Obesity means you have an excessive amount of body fat. It has been more precisely defined by the National Institutes of Health as a body max index of 30 and above. That translates to about 30 pounds overweight. According to the National Center for Health Statistics, 64 percent of U.S. adults are considered overweight or obese. Overweight or obese people stand a greater likelihood of developing life-altering and/or life-threatening illnesses such as heart disease, cancer, diabetes, high blood pressure, high cholesterol, sleep apnea, arthritis, liver problems, and many others hence maintaing an ideal weight is crucial to your health.
Losing weight is not rocket science. You simply need to burn more calories daily then you are taking in. The National Institutes of Health explains that 3,500 calories is equivalent to 1 lb. of fat. By creating a caloric deficit of this amount, you shed a pound of weight. So a natural place to begin would be to determine how many calories your body needs to sustain it. Once you have figured this out, a healthy way to loose weight would be to reduce your ideal calorie intake by about 300 -500 calories a day (this equates to about a pound a week), combined with a healthy exercise routine. This will ensure that you lose weight at a healthy pace and your body has time to adjust gradually to the changes you are making. The worst thing you can do is drastically reducing calories. This will put your body into “starvation mode” and make you store fat. I never recommend taking in less than 1200 calories a day. Over time our bodies become more efficient at using energy and therefore burns less fat, which is why many people experience a weight loss plateau. At this point, boosting metabolism through exercise is the only option. Reducing calories further is highly discouraged as you will likely not meet all of your daily requirements and it just reduces metabolism further and you are very likely to put weight back on quickly as soon as you resume realistic eating patterns.
Estimating your daily energy requirements is not a perfected science. We all have different metabolisms or different Basel metabolic rates (BMRs). This is the rate at which your body burns calories while you are at rest and some people are just predisposed to have a slower or faster basal metabolic rate than others, which affects the rate at which the body burns calories. It is also important to note that our BMR decreases as we age which is why it becomes harder to eat we want as we age without paying the price in pounds. But do not despair. A regular exercise routine can speed up your BMR and allowing you to once again burn more calories at rest. Once we determine our BMR, we can then use it to calculate our daily caloric requirements.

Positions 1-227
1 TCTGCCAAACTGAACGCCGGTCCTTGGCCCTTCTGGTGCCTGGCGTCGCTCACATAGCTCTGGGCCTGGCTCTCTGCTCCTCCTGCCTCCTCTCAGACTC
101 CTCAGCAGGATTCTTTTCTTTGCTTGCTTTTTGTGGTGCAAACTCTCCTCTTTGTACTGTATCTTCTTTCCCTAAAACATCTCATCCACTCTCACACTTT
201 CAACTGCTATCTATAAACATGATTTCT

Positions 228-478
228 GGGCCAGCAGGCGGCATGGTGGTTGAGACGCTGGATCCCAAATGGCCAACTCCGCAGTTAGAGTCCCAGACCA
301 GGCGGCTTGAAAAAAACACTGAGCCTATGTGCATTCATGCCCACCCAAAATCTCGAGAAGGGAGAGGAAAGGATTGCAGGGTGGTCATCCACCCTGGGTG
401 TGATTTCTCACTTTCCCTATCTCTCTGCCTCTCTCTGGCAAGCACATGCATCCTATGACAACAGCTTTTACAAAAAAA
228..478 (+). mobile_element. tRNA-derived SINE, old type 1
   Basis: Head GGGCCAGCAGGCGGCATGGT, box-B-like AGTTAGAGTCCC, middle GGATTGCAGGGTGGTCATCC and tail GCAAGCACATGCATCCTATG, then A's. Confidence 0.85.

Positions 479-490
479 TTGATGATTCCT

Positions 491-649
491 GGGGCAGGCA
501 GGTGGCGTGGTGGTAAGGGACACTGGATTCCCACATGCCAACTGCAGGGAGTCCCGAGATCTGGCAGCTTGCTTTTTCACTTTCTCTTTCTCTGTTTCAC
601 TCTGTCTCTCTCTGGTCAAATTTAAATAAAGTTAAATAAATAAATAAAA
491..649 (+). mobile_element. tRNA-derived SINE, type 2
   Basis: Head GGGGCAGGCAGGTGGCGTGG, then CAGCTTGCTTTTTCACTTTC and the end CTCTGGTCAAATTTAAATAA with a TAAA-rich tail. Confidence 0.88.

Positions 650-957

Using a Basel metabolic rate formula can give you an idea as to how many calories your body requires to maintain an ideal weight. The BMR formula takes into account your height, weight, age, and gender, however it does not take into account your unique build or bone structure and as I mentioned above your own unique metabolism. According to the Mayo Clinic, if you're larger, taller and have more muscle, it takes more calories for your body to function at rest, so you inevitably burn more calories than slimmer and shorter individuals. Even people who are overweight and obese use more calories at rest than people who are thin.
Regardless of its limitations, it is a good starting point. To calculate your BMR:
BMR = 655 + (4.35 x weight in pounds) + (4.7 x height in inches) - (4.7 x age in years)
So for a 29 year old woman, 5’5” (65 inches) and 115 lbs, the BMR is roughly 1324. That means she burns 1324 calories while doing absolutely nothing! The reality is, no ones stays in bed all day so the next step is to link this to a reasonable “activity factor”. One way to determine this is using the Harris Benedict equation, which takes your BMR and then applies a level of activity to it to give you your daily caloric requirements.
- Little or no exercise: BMR X 1.2
- If you are slightly active or exercise lightly 2-3 times a week: BMR X 1.375
- If you are moderately active or exercise moderate 3-5 times a week: BMR X 1.55
- If you are very active or do intense exercise 6-7 times a week: BMR X 1.725
- If you extra active such as an athlete in training: BMR X 1.9
If our sample woman exercises moderately 5 times a week, their activity factor is 1.55. Multiplying her BMR of 1324 by the activity level of 1.55 leaves her with a daily caloric requirement of approximately 2052 calories a day. Again this is not an exact science. Your activity level is not just based on how many times you go to the gym or ride a bike. Exercise can come in many forms such as housework, gardening, raking leaves or shoveling snow so keep this I mind when determining your activity level. Having at least a rough baseline of how many calories a day we now need, we now need to reduce it by at least 300 calories a day to begin losing weight so get moving!
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